New research traces how laughter would have first sounded among primates
Music and laughter rank high on the list of abilities or actions that make us human. However, birds can carry a tune and now it seems apes can laugh. Marina Davila Ross of the University of Portsmouth has used recordings of great apes and human babies being tickled to chart out the evolution of laugh sounds. Laughter, their paper published in Current Biology asserts, can be traced back over 10 million years.
Ross recorded human laughter from babies of friends invited over for a tickle session. For ape sounds, she recorded tickle noises in European zoos and a Malaysian primate rehab centre.
Early laughter, her work suggests, would have sounded much as the orangutans do today, with their long slow grunts. The change in laughter involved shorter and faster sounds much as chimpanzees emit today. Breathing patterns also evolved: orangutans emit sounds akin to laughter while inhaling and exhaling but humans laugh mostly while breathing out.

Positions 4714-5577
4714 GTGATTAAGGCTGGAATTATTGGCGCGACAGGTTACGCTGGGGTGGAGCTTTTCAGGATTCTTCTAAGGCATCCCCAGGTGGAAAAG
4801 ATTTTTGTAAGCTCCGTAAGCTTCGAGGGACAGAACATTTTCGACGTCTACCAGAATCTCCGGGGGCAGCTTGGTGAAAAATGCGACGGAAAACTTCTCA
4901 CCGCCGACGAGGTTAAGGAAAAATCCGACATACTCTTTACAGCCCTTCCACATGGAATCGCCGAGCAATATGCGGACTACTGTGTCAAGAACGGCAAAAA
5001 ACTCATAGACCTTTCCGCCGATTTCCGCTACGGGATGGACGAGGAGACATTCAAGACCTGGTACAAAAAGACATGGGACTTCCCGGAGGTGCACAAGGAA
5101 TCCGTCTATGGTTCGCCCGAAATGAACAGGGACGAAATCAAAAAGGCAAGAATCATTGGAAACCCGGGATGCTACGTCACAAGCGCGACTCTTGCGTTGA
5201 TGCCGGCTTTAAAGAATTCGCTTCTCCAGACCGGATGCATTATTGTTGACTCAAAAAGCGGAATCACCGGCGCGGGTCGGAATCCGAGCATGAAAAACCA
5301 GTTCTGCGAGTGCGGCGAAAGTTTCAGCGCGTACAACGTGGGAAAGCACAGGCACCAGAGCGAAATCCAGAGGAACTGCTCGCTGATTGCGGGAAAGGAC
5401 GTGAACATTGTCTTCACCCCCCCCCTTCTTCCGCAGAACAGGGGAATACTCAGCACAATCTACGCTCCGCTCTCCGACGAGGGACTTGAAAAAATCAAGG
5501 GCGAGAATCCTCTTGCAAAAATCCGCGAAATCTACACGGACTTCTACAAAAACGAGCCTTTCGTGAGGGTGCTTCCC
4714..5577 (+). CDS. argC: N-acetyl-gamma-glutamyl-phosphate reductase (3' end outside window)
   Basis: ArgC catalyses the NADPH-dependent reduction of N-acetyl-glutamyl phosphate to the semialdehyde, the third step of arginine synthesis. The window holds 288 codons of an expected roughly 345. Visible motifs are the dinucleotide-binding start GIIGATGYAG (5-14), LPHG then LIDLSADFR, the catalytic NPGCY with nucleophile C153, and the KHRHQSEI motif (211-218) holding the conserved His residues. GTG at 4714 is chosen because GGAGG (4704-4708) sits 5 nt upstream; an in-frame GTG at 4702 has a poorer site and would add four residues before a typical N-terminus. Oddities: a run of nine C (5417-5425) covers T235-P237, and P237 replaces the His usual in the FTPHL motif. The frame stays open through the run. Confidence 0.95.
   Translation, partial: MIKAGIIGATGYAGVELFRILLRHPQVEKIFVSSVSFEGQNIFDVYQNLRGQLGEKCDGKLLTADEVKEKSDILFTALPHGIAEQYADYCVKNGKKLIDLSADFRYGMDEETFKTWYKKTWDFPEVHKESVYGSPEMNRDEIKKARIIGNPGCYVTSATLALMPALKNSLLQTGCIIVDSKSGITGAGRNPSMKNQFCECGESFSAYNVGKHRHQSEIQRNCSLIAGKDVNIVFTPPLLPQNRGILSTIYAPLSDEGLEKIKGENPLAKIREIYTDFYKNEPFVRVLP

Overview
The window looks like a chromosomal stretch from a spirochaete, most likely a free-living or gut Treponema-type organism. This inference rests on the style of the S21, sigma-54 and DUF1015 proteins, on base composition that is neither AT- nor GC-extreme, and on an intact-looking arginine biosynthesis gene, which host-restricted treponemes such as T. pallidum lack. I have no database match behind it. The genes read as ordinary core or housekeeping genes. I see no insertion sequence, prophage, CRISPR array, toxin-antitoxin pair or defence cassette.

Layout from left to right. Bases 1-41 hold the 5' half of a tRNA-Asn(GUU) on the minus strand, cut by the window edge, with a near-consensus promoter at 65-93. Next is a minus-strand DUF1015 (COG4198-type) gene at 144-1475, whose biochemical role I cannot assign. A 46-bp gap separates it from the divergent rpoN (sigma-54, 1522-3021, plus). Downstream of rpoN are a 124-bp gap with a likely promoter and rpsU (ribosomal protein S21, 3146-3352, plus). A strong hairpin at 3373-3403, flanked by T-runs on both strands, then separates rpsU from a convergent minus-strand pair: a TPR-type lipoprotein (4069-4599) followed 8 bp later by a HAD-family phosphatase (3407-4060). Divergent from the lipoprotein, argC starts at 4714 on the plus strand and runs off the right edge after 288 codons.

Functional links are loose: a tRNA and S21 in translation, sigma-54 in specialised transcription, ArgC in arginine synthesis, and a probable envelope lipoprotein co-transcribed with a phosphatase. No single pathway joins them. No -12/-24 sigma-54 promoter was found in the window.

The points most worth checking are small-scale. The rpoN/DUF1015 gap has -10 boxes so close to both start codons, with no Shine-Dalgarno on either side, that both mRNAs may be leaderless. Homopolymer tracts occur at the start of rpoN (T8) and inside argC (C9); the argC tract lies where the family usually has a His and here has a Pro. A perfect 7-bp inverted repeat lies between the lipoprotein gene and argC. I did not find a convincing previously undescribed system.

The connection between tickling and laughter draws on earlier work suggesting laughter is a form of social bonding. “Primal laughter evolved as a signalling device to highlight readiness for friendly interaction,” says neuroscientist Jaak Panksepp. Neurobiolgist Robert Provine and three of his graduate students eavesdropped on 1,200 conversations to confirm this. Laughter they found was 30 times more frequent in social than solitary situations. Intriguingly, the sound of laughter doesn’t just differ among species, humans show significant gender differences in how they laugh. Jo-Anne Bachorowski at Vanderbilt University recorded the laughter of 97 volunteers who watched clips from funny movies. The finding showed 50 per cent of women laughed in sing-song (voiced) manner, 25 per cent in grunts (exhaling through mouth) and 25 per cent in snorts (exhaling through nose). In each category of laughter, it was 33 per cent for men. If we compare this with the recent research on the evolution of the sound of laughter, we can draw our own conclusions about where men and women stand with respect to apes.
Hartosh Singh Bal turned from the difficulty of doing mathematics to the ease of writing on politics. Unlike mathematics all this requires is being less wrong than most others who dwell on the subject.